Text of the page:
Index to Chiropractic Literature
Index to Chiropractic Literature
My ICL     Sign In
Sunday, September 26, 2021
Index to Chiropractic LiteratureIndex to Chiropractic LiteratureIndex to Chiropractic Literature
Share:


For best results switch to Advanced Search.
Article Detail
Return to Search Results
ID 26563
  Title Assessing adverse events after chiropractic care at a chiropractic teaching clinic: An active-surveillance pilot study
URL https://www.jmptonline.org/article/S0161-4754(20)30126-3/fulltext
Journal J Manipulative Physiol Ther. 2020 Nov-Dec;43(9):845-854
Author(s)
Subject(s)
Peer Review Yes
Publication Type Article
Abstract/Notes

Objective: This study aimed to assess the feasibility of implementing an active-surveillance reporting system within a chiropractic teaching clinic and subsequently determining the frequency of adverse events (AEs) after treatment administered by chiropractic interns.

Methods: Interns were invited to collect data from patients using 3 questionnaires that recorded patient symptom change: 2 completed by the patient (before and 7 days after treatment) and 1 completed by the intern (immediately after treatment). Worsened and new symptoms were considered AEs. Qualitative interviews were conducted with clinicians and interns to assess the feasibility of implementing the reporting system, with resulting data categorized under 4 domains: acceptability, implementation, practicality, and integration.

Results: Of the 174 eligible interns, 80 (46.0%) collected data from 364 patient encounters, with 119 (32.7%) returning their posttreatment form. Of the 89 unique patients (mean age = 39.5 years; 58.4% female, 41.6% male), 40.1% presented with low back pain and 31.1% with neck pain. After treatment, 25 symptoms (8.9%) were identified as AEs, mostly reported by patients as worsening discomfort or pain. Data from qualitative interviews suggest that the AE reporting system was well accepted; however, proposed specific modifications include use of longitudinal electronic surveys.

Conclusion: Our findings suggest that it is feasible to conduct an active-surveillance reporting system at a chiropractic teaching clinic. Important barriers and facilitators were identified and will be used to inform future work regarding patient safety education and research.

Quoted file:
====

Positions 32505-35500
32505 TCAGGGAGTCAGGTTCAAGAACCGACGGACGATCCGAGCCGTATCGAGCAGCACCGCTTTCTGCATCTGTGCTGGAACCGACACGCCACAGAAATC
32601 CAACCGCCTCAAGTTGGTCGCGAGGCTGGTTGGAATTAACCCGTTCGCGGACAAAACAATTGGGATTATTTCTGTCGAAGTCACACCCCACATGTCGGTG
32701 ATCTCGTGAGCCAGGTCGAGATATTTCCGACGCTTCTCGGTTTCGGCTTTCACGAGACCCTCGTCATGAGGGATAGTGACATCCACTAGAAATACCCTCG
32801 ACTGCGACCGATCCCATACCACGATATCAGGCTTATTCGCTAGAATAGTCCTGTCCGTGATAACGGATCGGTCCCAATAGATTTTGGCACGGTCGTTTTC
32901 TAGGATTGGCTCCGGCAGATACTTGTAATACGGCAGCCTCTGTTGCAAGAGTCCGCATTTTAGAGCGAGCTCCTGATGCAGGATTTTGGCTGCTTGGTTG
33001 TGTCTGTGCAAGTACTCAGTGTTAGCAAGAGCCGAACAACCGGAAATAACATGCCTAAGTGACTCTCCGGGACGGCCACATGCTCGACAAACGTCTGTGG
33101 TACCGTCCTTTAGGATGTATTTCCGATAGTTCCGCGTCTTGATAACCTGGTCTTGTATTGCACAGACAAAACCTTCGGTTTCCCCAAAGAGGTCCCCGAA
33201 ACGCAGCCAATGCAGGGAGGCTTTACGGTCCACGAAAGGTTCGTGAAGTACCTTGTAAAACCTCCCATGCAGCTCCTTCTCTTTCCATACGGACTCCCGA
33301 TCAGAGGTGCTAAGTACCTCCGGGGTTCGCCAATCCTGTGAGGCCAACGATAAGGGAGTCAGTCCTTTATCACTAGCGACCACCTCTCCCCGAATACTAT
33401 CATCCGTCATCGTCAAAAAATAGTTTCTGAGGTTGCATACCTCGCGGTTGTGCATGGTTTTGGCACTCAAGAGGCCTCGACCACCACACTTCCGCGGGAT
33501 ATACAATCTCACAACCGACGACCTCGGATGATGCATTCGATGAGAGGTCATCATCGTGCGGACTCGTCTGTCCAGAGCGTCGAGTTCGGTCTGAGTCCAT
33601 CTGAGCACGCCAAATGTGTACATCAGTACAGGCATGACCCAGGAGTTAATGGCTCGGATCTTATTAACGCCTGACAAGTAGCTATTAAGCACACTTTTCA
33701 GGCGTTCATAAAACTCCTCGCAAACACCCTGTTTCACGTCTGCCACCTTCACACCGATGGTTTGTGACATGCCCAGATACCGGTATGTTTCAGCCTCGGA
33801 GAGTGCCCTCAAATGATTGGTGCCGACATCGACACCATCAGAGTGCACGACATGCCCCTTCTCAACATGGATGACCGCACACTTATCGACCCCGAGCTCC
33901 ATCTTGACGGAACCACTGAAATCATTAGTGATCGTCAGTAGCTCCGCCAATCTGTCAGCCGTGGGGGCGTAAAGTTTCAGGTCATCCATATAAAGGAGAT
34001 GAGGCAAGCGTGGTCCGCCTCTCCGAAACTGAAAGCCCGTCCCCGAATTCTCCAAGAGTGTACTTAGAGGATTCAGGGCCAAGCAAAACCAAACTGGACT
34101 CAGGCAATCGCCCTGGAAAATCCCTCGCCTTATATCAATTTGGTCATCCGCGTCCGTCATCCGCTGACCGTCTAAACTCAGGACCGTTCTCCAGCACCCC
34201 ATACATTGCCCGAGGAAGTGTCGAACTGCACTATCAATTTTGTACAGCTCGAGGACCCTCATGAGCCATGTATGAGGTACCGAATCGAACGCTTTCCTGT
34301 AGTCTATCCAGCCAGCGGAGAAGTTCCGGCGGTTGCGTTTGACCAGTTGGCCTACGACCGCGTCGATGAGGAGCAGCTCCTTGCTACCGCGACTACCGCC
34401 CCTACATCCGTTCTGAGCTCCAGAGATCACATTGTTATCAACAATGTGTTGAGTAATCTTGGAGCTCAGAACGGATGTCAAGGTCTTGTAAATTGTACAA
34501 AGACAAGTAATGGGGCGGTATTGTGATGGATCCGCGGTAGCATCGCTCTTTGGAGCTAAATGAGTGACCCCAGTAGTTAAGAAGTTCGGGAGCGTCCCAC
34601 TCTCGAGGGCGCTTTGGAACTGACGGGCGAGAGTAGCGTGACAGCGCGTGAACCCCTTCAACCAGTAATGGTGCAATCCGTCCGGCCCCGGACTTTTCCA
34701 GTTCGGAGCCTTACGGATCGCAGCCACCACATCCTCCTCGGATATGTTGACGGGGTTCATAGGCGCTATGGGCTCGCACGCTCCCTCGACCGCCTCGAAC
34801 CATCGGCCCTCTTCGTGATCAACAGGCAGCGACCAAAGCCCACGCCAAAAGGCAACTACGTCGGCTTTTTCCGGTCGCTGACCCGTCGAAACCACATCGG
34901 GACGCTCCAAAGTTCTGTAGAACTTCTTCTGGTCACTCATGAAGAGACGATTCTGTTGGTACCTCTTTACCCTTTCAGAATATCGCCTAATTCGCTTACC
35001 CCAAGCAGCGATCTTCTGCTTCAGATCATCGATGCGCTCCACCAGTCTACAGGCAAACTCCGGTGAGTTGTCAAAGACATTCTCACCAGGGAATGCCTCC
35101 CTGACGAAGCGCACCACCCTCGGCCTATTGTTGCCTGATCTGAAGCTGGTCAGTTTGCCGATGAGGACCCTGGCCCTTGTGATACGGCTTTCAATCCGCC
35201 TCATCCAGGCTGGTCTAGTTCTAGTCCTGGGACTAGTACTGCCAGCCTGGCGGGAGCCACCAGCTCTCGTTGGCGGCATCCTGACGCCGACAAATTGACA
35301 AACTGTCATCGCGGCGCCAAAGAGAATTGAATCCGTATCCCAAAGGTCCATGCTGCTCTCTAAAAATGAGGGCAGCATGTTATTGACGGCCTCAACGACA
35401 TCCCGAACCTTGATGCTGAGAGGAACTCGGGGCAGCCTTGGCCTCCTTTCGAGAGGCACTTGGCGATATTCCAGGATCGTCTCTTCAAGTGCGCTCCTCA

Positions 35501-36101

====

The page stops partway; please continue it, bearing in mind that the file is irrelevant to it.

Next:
Author keywords: Chiropractic; Complementary Therapies; Manipulation, Chiropractic; Patient Safety; Manipulation, Spinal; Public Health Surveillance

Author affiliations: KAP: Research Center, Parker University, Dallas, Texas; MF: Department of Research and Innovation, Canadian Memorial Chiropractic College, Toronto, Ontario, Canada; HN: Epidemiology and Biostatistics, University of Texas Health Science Center at Tyler, Tyler, Texas; SHJ: Department of Research and Innovation, Canadian Memorial Chiropractic College, Toronto, Ontario, Canada; Dalla Lana School of Public Health, University of Toronto, Toronto, Ontario, Canada; Institute for Work & Health, Toronto, Ontario, Canada; PB: College of Chiropractic, Parker University, Dallas, Texas; GK: Faculty of Rehabilitation Medicine, University of Alberta, Edmonton, Alberta, Canada.

This abstract is reproduced with the permission of the publisher. Click on the above link for free full text at the publisher’s site. PubMed Record


 

   Text (Citation) Tagged (Export) Excel
 
Email To
Subject
 Message
Format
HTML Text     Excel



To use this feature you must register a personal account in My ICL. Registration is free! In My ICL you can save your ICL searches in My Searches, and you can save search results in My Collections. Be sure to use the Held Citations feature to collect citations from an entire search session. Read more search tips.

Sign Into Existing My ICL Account    |    Register A New My ICL Account
Search Tips
  • Enclose phrases in "quotation marks".  Examples: "low back pain", "evidence-based"
  • Retrieve all forms of a word with an asterisk*, also called a wildcard or truncation.  Example: chiropract* retrieves chiropractic, chiropractor, chiropractors
  • Register an account in My ICL to save search histories (My Searches) and collections of records (My Collections)
Advanced Search Tips